In a four‑digit number, the sum of the digits is 10. All the digits are different. What is the largest such four‑digit number?
Problems
Grades: 9th to 12th, 6th to 8th, 3rd to 5th
Mathematical Practices
Num & Ops Base Ten
Make sense of problems and persevere in solving them.
Generalize place value understanding for multi-digit whole numbers.
4.NBT.A.2, CCSS.Math.Practice.MP1
Water Bucket Conundrum
This problem has crossed my path a number of times in various guises. Perhaps you have also seen a version of it.
You are staying at a rural cabin, and the only method to get water is to draw it from a well. A 4-gallon bucket and a 9-gallon bucket are the only containers for carrying
Problems
Problems to Ponder: Neighborhood Sleuth
Problems
Place a number in each of the following empty boxes so that the sum
of the numbers in any 3 consecutive boxes is 2013. What is the number
that should go in the box with the question mark?
Problems
Grades: 3rd to 5th, 9th to 12th, 6th to 8th
Num & Ops Base Ten
Mathematical Practices
Use place value understanding and properties of operations to perform multi-digit arithmetic.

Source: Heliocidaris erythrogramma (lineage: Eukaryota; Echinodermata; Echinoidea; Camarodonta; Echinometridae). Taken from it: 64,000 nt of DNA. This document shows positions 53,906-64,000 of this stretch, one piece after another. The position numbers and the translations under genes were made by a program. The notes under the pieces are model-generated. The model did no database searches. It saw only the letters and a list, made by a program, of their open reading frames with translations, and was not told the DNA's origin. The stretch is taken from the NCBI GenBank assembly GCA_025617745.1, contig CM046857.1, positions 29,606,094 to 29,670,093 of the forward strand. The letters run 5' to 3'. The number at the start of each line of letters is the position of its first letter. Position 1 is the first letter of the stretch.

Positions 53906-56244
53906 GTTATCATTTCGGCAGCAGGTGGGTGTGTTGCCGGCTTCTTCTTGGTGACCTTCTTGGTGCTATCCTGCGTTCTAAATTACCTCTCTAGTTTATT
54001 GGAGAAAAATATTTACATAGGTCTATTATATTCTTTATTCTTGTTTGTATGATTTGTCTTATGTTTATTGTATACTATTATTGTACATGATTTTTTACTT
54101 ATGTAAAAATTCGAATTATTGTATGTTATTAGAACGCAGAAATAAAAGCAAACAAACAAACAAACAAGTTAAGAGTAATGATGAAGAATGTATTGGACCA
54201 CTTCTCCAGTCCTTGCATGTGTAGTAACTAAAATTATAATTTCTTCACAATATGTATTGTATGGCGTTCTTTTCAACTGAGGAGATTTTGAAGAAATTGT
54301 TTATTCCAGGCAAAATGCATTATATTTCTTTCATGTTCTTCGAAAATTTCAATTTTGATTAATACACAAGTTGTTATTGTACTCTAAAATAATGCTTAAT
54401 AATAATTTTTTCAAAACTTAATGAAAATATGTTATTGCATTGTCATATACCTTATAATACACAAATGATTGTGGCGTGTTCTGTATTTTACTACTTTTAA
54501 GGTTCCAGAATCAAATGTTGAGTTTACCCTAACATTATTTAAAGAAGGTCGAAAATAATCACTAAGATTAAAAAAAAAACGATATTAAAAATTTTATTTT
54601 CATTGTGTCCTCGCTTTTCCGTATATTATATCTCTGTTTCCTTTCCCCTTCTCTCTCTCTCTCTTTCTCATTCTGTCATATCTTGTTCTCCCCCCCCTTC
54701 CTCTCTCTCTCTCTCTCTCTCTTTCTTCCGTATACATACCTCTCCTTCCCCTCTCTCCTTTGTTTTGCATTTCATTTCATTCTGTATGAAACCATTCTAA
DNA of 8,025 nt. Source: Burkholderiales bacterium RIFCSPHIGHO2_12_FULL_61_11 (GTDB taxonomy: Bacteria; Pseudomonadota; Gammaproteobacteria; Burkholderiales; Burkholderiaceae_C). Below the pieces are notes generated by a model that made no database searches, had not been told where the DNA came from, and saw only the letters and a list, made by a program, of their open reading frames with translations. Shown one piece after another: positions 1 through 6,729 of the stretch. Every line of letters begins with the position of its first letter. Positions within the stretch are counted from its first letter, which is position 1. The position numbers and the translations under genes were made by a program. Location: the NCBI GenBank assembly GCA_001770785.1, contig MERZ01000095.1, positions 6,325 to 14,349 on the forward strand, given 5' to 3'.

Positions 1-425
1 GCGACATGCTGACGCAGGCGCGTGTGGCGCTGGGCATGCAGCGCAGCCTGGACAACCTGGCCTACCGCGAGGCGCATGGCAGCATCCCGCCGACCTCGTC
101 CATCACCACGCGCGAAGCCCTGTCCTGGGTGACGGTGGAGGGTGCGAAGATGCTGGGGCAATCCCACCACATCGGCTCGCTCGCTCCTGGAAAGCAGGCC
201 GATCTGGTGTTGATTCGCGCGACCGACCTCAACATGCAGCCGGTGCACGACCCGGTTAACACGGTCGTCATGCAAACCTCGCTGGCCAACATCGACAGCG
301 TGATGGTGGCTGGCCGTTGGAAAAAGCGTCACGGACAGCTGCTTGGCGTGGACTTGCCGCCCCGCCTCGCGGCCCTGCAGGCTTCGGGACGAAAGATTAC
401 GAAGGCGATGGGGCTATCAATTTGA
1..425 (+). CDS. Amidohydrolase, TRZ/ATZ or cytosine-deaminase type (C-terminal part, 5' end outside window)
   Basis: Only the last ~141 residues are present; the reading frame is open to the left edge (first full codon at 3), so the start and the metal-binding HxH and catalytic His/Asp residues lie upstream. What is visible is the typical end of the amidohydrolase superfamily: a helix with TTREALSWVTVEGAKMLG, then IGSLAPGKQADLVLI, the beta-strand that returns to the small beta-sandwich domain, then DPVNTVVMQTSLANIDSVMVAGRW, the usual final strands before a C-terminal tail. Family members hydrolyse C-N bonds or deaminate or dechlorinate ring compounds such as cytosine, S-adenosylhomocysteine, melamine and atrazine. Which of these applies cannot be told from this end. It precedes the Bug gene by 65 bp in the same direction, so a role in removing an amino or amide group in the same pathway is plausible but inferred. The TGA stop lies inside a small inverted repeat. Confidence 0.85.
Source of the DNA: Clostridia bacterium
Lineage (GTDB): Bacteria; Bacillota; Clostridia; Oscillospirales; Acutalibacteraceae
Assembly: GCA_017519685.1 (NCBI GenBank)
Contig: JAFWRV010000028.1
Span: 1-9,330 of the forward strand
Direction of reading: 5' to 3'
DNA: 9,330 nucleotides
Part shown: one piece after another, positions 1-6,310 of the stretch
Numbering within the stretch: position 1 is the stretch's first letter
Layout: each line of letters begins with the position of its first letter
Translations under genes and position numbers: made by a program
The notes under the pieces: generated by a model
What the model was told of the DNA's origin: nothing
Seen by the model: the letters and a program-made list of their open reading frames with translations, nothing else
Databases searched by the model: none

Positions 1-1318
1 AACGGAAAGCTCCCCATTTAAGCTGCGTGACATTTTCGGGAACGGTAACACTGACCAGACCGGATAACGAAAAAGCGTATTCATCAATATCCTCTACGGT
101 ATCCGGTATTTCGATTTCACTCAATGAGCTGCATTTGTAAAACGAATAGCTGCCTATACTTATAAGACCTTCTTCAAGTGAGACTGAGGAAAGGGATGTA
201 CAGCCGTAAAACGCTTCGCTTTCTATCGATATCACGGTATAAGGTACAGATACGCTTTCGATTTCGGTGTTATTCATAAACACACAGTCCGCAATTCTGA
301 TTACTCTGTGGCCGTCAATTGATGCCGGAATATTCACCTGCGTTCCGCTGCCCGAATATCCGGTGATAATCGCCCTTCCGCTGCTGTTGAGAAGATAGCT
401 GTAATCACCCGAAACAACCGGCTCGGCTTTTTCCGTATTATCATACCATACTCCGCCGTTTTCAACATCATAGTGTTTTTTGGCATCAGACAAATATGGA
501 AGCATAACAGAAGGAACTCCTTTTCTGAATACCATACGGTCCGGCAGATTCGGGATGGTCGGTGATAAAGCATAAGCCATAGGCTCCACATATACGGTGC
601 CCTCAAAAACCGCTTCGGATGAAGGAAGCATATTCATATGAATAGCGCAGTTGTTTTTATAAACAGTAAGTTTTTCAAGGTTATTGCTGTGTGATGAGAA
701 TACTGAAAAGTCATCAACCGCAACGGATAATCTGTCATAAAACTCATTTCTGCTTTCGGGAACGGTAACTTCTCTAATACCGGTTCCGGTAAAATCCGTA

Reason abstractly and quantitatively.
Make sense of problems and persevere in solving them.
3.NBT.A.2, CCSS.Math.Practice.MP1, CCSS.Math.Practice.MP2, 4.NBT.B.4
There are 4! = 24 ways to rank four objects. However, a friend told me that if ties
are allowed, the number increases to 75.
I
attempted to list all the possibilities by first listing the 24 orderings of
four objects, then using brackets to group ties involving two players, then
group ties involving three players, and finally the single case in which all
four objects are tied. But something has gone wrong; my list includes just 69
possibilities, not 75.
What
happened? Did I miss something, or was my friend mistaken?
Problems
Grades: 9th to 12th, 6th to 8th, 3rd to 5th
Mathematical Practices
Attend to precision.
Make sense of problems and persevere in solving them.
CCSS.Math.Practice.MP1, CCSS.Math.Practice.MP6